When it comes to loving my work, I could take a few lessons from Sweetpea, my 3-year-old daughter.

Sweetpea loves to draw. Crayons, markers, sparkle pens, colored pencils, even a plain black pen from my bag — they’re good for hours of entertainment. And what she draws is wonderful. Her flowers and frogs and families are charming, and her curly-tailed pigs practically oink right off the page.

“Which one is your favorite?” I ask her at the end of one drawing session.

She spreads out half a dozen drawings — some recognizable to me, others not — and studies them.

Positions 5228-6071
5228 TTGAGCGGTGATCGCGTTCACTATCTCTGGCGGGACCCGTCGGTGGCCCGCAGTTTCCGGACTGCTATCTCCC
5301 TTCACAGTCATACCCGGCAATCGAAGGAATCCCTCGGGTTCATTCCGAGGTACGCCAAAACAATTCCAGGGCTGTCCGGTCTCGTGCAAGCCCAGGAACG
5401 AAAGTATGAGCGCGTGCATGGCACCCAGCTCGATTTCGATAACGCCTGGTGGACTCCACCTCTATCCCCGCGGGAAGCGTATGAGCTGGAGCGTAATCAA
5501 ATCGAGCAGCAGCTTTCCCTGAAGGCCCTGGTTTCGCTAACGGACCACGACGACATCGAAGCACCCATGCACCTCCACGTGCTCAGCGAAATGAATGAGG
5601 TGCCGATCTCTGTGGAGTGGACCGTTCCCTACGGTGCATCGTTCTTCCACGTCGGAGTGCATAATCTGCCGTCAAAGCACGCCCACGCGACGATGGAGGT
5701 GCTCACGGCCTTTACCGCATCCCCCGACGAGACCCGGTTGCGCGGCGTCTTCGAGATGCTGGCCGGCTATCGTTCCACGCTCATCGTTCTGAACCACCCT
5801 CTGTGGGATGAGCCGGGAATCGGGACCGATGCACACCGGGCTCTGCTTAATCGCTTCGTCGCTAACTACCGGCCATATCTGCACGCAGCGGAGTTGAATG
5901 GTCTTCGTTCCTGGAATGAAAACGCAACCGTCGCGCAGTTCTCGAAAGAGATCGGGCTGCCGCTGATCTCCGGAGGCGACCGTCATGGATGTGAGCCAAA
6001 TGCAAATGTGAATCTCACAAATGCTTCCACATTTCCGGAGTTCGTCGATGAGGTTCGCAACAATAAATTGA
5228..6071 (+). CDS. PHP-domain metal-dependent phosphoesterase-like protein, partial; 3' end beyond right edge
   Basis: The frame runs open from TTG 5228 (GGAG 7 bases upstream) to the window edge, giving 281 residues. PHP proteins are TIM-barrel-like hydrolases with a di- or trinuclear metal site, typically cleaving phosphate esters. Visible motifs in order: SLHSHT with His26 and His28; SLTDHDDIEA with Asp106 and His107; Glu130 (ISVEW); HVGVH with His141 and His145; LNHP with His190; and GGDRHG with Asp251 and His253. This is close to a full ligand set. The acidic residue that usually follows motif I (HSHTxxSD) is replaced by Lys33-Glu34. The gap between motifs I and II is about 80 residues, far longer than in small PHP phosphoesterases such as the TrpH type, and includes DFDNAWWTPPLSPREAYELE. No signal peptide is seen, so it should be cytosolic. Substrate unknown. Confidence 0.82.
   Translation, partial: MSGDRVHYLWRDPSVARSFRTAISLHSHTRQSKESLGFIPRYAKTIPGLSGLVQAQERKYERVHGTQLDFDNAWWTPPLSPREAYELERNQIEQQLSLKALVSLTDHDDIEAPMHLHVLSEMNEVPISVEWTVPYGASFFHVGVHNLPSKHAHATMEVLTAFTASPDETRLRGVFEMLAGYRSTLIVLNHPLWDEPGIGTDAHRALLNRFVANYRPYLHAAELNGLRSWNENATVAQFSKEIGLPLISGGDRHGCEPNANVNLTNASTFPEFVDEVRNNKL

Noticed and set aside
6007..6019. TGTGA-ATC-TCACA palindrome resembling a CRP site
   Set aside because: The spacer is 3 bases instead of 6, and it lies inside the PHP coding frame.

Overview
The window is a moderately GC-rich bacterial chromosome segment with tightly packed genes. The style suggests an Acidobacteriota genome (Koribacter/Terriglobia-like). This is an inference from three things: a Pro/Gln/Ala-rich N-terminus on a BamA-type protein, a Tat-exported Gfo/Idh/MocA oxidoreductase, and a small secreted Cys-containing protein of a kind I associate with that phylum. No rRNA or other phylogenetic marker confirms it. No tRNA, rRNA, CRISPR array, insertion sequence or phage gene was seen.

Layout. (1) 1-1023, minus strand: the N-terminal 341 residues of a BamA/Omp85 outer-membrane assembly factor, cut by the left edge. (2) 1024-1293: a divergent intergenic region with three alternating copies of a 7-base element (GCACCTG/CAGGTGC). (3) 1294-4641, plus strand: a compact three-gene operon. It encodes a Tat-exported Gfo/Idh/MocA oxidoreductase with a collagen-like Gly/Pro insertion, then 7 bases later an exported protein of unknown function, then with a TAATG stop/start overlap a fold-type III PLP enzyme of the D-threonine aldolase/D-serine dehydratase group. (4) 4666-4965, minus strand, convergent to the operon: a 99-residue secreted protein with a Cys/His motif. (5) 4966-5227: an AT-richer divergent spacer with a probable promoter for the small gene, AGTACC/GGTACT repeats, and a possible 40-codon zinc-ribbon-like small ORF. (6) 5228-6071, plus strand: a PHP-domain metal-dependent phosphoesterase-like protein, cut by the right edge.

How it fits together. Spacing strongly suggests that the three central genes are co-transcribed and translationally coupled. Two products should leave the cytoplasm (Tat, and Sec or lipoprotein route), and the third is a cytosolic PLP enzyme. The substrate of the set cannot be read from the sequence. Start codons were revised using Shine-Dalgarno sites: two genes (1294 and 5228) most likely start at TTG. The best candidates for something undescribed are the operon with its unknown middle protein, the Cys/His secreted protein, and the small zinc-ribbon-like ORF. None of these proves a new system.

“I love them ALL,” she says, her face aglow with happiness.

I wish I could say the same about my own work, but as I revise this novel, my critical eye is in the ascendant. And that’s necessary, even good — at least to a point. But on days when my blasted internal editor starts stomping over everything, I think about Sweetpea, and her delight in ALL her work. And I remind myself that while it’s important to see ways of making this novel better, it’s also important to take pride and pleasure in what I’ve done so far.

Do you find it hard to love your own work, or does that come easily to you? What aspects of your own WIP make you happy? Whatever you’re proud of — a character you love, an enticing prologue, a wonderful bit of dialogue, a devilish plot twist — I’d love to hear about it!